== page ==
A Gift and a Promise


A gift and a promise.

For whom are they intended?

upended bible

Article from Sydney Morning Herald 26 Feb 2019

Highlighted parts of the article:

God’s sacrifice of Jesus to express his love on Earth was the favourite Bible passage of many Christians. But that is changing, as messages of hope and prosperity on social media find greater resonance with the younger generation.

“Whereas once John 3:16 was the ‘poster boy text of the 20th century, the latest star is Jeremiah 29:11”

The passage which reads: “For God so loved the world that He gave His one and only Son, that whoever believes in Him shall not perish but have eternal life,” has been eclipsed in the UK by the offer of hope and prosperity in Jeremiah 29:11.

It reads: “For I know the plans I have for you” declares the Lord, “plans to prosper you and not harm you, plans to give you hope and a future.” Jeremiah 29:11 is also the favourite in nine other countries including Canada and Australia.

“Millennials have drastically changed how they approach the Bible’s teachings… We find that Millennials tend to share therapeutic messages – it’s far more about their own identity”

A disturbing example of the way scripture can be adopted and misapplied when context is thrown out.

A section of scripture declaring God’s sacrificial act of love for the world, that made salvation available to ALL who believe, has been pushed aside to favour a verse declaring a promise to a select and specific group of people, NOT just any individuals who choose to claim the promise.

That newly favoured text from Jeremiah is being personally appropriated by people who are not addressed in the context of that verse.

The promise “to prosper you and not harm you, plans to give you hope and a future” is not a universal promise.
It was a promise in a prophetic context addressed to a people who had survived slaughter and destruction, who had been taken captive by an invading army, and exiled from their homeland.

It is a promise to THOSE people, that their exile would last 70 years, and then they as a people – not necessarily all individuals – would be returned to their land.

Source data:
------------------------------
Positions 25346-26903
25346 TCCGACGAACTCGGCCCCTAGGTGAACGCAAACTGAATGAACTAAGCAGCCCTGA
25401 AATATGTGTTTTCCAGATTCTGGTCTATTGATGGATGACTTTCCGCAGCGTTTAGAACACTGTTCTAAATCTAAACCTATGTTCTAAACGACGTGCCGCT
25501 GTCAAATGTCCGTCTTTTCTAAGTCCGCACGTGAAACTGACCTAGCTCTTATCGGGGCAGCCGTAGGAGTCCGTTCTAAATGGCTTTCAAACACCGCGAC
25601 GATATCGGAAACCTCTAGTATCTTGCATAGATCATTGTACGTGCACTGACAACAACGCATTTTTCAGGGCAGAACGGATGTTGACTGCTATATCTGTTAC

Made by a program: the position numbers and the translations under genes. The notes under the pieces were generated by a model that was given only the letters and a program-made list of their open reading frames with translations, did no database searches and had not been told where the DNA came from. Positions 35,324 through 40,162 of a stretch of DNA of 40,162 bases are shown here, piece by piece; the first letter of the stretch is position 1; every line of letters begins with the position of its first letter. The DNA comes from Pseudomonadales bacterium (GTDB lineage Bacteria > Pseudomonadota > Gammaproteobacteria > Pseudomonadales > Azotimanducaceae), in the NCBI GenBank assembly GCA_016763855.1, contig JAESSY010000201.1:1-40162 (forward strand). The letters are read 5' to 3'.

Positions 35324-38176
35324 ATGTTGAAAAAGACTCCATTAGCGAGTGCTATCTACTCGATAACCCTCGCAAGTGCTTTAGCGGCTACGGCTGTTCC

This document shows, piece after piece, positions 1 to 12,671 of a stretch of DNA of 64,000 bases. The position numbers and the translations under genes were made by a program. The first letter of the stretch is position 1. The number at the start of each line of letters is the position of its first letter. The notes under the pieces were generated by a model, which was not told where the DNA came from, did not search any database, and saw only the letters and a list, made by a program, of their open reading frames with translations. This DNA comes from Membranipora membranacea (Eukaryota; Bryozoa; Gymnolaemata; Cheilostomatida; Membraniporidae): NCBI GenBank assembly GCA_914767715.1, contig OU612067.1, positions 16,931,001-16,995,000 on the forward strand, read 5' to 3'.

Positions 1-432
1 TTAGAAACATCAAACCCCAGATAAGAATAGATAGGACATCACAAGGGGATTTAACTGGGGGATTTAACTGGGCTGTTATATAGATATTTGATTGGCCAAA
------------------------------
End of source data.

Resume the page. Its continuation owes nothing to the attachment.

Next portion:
This is what the Lord says: ‘When seventy years are completed for Babylon, I will come to you and fulfil my good promise to bring you back to this place. For I know the plans I have for you,’ declares the Lord, ‘plans to prosper you and not to harm you, plans to give you hope and a future.
Then you will call on me and come and pray to me, and I will listen to you. You will seek me and find me when you seek me with all your heart. I will be found by you,’ declares the Lord, ‘and will bring you back from captivity. I will gather you from all the nations and places where I have banished you,’ declares the Lord, ‘and will bring you back to the place from which I carried you into exile.’ (Jeremiah 29)

While that return did occur as promised, the complete fulfilment of the prophesied promise, is still to come, when Israel as a whole recognises their Messiah, and He returns to rule over the earth from Jerusalem.

The 70 year exile to Babylon referred to in Jeremiah preceded the promise being so casually adopted and misappropriated today. The promise was not made to those who hadn’t suffered significant cost.

So, what is wiser? To claim a promise not intended as an individual promise to me?

Or to focus on the importance of God’s gift to the world, a gift anyone can receive through belief, trust, faith in Jesus?

And which promise is it wiser to proclaim to the world?

2 thoughts on “A Gift and a Promise

  1. We may have reached a point of no return. I’ve seen that different emphasis used here in the United States, too, of course, and dominantly… for about fifteen years. I’d seen people like that before, but they weren’t the most recognizable Christians. They had been odd.

    The most recent encounter I’ve had, online (like where I, as you, saw the change take place), was someone who calls himself a Christian (or allows himself to be looked up to as if he’s a Christian) put down the idea of martyrs. the context in which he brought it up was somewhat understandable, but then he went so total against the concept that he was dismissing historical martyrdom as a whole. I think people forget Jesus was a martyr (or someone who died because powerful people didn’t like what he was doing). This person scoffed, saying maybe a person wasn’t like that all their life. [And, yes, Jesus didn’t die until he died.]

  2. I understand what you say about “point of no return” .
    To use a theatrical analogy, there’s not merely a change of scene, a whole new play has begun.

    In a way its almost a perverse version of “old things have passed away; behold, all things have become new” – but in this case the “new” isn’t something to celebrate.

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